little boy thumping headby Susan K. Stewart
Speaker at 2014 CHEA Annual Convention

In recent years I’ve been asked a new question so often that it is beginning to rival “What about socialization?” The new question is “What preschool (or kindergarten) curriculum should I buy?”

When I look back to when I began homeschooling, which now seems like the dark ages of the movement, there wasn’t much in the way of preschool curriculum or much interest in it. As I look further back to my own childhood, which is longer ago than I want to admit, there wasn’t any concern about preschool or getting children ready for school.

Parents are now bombarded with the message that children need to be ready to read by the time they enter school. Another popular mantra is that parents are a child’s first teacher. As homeschoolers we understand the latter sentiment better than most; however, it’s creating a pressure to begin some kind of formal studies while our babies are still toddling.

Studies have shown that early childhood education has not been the success hoped for. Children who have had formal preschool may start kindergarten ahead of those who haven’t. By the time those children reach third grade, though, they are on the same level with everyone else.

It’s estimated that 85% of an adult personality is formed by the age of six. If this is the case, then we need to ask what is it we want to teach. Reading or integrity? Arithmetic or godliness? No formal, store-bought curriculum will teach the character that will follow our children to adulthood.

Young children can learn social skills. These important skills are the beginning of learning to put others ahead of self. After all, humans are born with a good self-esteem; we think very highly of ourselves. Children need to be taught to think of others and certain social skills can do that.

As soon as your child learns to talk, words such as “please,” “thank you,” “hello,” and “good-bye” can be taught. Your little one can learn to speak quietly, not to interrupt, and to give a friendly greeting by the age of three.

Three- and four-year-olds are constantly on the move. They can, however, learn to move quietly indoors, not run in buildings, not to let doors slam, and to be watchful of older people. Here are beginning lessons in self-control.

Little people can also be taught to sit quietly when appropriate such as at church or in the car. This training needs to begin at home. While you are reading aloud or having family devotions, the youngest can learn to sit and listen. They can also be trained to ask questions politely without interrupting others.

There are, what I call, spiritual skills that need to be taught in the early years as well. For example, as part of learning to say thank you, a preschooler can be taught to thank God before a meal. A one-sentence prayer that begins with “Dear God” and ends with “Amen” is the beginning of a life of prayer.

Little ones enjoy music. This age is a good time to introduce them to hymns, not choruses, but the bold, beautiful hymns of our forefathers. Some hymns, such as This is My Father’s World, are as much fun as a rousing chorus of Allelui, Praise Ye The Lord. While learning to sing hymns, your child is being exposed to great spiritual truths.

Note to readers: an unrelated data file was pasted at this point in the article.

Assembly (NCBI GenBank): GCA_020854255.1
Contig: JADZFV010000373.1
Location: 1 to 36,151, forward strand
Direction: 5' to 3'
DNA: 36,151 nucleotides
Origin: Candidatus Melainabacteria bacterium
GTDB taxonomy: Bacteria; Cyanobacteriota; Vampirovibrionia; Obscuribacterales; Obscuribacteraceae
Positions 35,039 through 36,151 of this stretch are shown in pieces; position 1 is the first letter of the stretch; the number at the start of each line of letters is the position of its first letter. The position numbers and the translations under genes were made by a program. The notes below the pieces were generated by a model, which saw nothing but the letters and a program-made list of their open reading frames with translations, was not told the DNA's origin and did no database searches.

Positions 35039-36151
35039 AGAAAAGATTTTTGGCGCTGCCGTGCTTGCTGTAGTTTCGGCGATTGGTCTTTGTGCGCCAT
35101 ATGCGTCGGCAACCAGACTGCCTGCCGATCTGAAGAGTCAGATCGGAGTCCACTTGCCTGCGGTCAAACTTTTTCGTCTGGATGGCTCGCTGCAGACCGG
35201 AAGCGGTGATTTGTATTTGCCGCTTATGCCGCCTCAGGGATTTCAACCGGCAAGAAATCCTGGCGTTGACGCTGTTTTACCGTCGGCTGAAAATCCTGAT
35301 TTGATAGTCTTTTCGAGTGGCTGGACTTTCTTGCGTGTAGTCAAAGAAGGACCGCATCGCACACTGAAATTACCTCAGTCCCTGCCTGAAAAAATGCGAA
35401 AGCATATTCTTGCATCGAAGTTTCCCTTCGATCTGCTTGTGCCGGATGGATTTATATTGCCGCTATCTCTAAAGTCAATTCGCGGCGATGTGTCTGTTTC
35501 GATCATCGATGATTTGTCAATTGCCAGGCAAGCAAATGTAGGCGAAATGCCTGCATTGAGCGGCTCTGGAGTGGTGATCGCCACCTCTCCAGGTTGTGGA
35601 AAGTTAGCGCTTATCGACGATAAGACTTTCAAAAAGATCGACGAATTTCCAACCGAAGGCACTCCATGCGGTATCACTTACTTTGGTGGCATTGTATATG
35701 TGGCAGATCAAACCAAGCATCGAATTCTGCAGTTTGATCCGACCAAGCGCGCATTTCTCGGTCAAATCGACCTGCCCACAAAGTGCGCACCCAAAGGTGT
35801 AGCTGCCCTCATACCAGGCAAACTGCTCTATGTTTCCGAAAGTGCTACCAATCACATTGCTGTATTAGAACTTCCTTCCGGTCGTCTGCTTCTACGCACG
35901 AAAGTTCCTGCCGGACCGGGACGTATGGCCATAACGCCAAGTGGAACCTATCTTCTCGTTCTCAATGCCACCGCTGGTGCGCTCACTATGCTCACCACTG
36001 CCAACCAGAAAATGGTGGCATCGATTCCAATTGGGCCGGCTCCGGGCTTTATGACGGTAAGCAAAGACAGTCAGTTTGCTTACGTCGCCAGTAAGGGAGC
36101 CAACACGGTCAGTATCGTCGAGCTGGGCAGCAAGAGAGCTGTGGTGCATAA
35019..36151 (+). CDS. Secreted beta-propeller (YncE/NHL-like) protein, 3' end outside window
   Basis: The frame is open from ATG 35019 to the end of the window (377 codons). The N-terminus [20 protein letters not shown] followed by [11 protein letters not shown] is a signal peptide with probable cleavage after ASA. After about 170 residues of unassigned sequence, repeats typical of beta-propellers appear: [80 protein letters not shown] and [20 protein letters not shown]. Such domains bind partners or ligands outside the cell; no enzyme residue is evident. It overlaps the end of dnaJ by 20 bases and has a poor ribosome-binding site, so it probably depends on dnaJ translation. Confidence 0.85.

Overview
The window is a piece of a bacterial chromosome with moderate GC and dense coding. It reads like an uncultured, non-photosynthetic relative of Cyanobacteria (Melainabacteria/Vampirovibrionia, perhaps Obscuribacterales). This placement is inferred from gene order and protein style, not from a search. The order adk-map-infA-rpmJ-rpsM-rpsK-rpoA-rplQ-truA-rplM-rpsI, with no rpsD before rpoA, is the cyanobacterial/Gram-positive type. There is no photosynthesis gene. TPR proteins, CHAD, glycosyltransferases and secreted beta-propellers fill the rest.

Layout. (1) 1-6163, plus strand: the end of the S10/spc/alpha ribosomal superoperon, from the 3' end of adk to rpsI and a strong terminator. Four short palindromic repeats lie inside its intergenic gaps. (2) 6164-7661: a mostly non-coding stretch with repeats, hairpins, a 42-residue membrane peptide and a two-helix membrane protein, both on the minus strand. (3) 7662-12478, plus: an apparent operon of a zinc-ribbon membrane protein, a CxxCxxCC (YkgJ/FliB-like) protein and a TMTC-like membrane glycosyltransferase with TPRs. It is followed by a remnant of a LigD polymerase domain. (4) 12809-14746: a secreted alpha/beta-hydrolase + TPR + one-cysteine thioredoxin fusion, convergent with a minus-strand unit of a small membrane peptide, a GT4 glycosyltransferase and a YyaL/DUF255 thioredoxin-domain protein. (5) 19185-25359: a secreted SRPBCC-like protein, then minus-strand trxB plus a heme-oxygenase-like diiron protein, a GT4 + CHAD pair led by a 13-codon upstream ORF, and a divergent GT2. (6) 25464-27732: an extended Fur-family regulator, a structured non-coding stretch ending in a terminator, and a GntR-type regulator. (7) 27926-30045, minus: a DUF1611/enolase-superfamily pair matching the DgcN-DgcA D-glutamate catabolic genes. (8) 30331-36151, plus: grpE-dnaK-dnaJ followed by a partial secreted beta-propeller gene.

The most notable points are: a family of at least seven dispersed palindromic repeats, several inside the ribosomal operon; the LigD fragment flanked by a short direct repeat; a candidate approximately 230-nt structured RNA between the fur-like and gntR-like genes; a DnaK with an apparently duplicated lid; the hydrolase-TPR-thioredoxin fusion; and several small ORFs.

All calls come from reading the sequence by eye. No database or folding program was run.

We have covered just a small portion of that 85% of personality growth and training without so much as opening a child-training book or a curriculum guide. Character training takes times and you’ll probably find that you are spending more than 85% of your time with these skills. The other 15 % of early childhood training will be covered in typical childhood activities.

Provide books, colors, paper, pencils, scissors, and the outdoors and your preschooler will acquire the so-called school readiness skills. Normal play activities, which should include plenty of running and moving, will help develop the muscles needed for later detailed skills such as writing. Learning comes naturally in the early years, our attempts to teach only gets in the way

What preschool/kindergarten curriculum should you use? The one God has already provided. God’s curriculum includes His Word and His world, loving parents, and the natural learning abilities of young children. With your godly guidance, your little one will learn everything needed to know without ever having a pre-packaged, store-bought curriculum.

How are (or did) you teach your preschooler “school-readiness” skills? What skills do you think are most important?

Susan will be presenting “Wake Up and Smell the Crayons” and other workshops for parents of preschoolers at the 31st Annual Christian Home Educators Convention at the Disneyland® Hotel.

Are you a parent of a preschooler? Find out how you may be able to attend one day of the Annual Convention free.

Copyright 2005. Originally published in the California Parent Educator Magazine.
Used by permission of the author and licensed under a Creative Commons Attribution-NonCommercial-NoDerivs 3.0 Unported License

Susan K. Stewart is a writer, speaker, and teacher. She and her husband Bob began homeschooling their three children in 1981, graduating all three from homeschool. Susan has served the homeschool community through Christian Home Educators Association (CHEA) of California for more than twenty years. Susan speaks and writes about homeschooling, and is the author of Preschool: At What Cost? Visit Susan’s website